Bureaucracy vs. Democracy

The daily detonations from the White House are diverting our attention from deeper flaws in modern American government. Donald Trump was elected for a reason: many Americans are fed up with Washington. They see Washington as a kind of alien power, dictating policies and behavior without regard to the feelings or needs of real people.

Neither party has gotten the message of this voter revolt. They continue to rely on the lack of credible political alternatives to take turns in power without taking responsibility for changing things. Instead of presenting positive visions for change, the parties stoke voters’ passions by pointing fingers. Pulling out of this downward spiral more than just new leaders; it requires a new vision.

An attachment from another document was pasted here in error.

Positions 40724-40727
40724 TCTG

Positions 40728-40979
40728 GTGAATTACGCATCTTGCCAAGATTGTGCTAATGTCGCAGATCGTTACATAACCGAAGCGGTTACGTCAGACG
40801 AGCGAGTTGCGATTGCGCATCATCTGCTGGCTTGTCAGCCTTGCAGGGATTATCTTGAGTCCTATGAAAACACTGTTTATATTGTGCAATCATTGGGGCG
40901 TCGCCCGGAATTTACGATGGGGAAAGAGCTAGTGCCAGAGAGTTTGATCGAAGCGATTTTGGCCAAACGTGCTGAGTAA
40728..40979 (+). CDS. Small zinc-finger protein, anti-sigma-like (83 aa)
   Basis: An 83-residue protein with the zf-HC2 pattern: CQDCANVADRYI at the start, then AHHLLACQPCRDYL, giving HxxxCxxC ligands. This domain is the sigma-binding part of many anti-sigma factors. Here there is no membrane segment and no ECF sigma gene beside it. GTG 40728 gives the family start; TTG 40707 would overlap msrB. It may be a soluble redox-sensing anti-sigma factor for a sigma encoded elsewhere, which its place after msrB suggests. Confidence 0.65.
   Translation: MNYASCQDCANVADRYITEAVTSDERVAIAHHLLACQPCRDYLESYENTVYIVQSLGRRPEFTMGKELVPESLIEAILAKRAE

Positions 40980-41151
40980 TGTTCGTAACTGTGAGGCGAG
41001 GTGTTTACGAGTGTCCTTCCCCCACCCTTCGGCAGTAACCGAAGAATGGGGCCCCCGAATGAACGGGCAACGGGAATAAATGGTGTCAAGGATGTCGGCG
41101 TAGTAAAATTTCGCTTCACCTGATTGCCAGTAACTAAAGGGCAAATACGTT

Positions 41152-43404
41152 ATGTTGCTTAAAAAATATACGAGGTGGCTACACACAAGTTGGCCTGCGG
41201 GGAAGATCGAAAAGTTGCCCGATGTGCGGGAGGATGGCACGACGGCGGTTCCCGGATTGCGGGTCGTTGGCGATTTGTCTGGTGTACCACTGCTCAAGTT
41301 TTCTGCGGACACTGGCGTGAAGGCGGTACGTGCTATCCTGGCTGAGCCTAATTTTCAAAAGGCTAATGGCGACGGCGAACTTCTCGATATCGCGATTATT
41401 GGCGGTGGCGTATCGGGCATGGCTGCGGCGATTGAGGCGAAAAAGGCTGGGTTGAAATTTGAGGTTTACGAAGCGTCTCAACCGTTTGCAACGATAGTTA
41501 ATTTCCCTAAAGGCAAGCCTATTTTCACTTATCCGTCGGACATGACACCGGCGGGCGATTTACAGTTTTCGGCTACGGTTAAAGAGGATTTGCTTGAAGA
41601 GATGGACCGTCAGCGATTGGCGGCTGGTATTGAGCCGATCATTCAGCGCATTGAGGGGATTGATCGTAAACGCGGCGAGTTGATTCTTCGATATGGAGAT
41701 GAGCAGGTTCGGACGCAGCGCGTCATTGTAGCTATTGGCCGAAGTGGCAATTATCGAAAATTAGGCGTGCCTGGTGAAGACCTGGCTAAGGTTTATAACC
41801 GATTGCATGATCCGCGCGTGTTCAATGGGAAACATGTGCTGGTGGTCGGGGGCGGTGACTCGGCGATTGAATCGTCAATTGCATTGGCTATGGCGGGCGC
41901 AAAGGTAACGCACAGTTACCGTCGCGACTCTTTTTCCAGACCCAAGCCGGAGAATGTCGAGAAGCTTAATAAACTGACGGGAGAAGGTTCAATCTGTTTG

But where can we find this new vision? “There is only one sure way to quiet our populist distempers,” argues the recent Niskanen Center report The Center Can Hold: “that is for . . . democratic institutions to deliver effective governance . . . through successful problem-solving.” Political scientist Francis Fukuyama digs deeper, in his new book Identity, into the innate human needs for belonging and self-respect.

These and other diagnoses of voter alienation converge at one point: a sense of disempowerment by Americans, at every level of responsibility, to make practical and moral choices. Almost without our noticing when it happened, bureaucratic structures have crowded out human agency. Nothing much works sensibly, I argue in Try Common Sense, because no one is free to make it work. Of course Americans are angry: Washington is inept, and makes us inept, by entangling public choices in a jungle of red tape.

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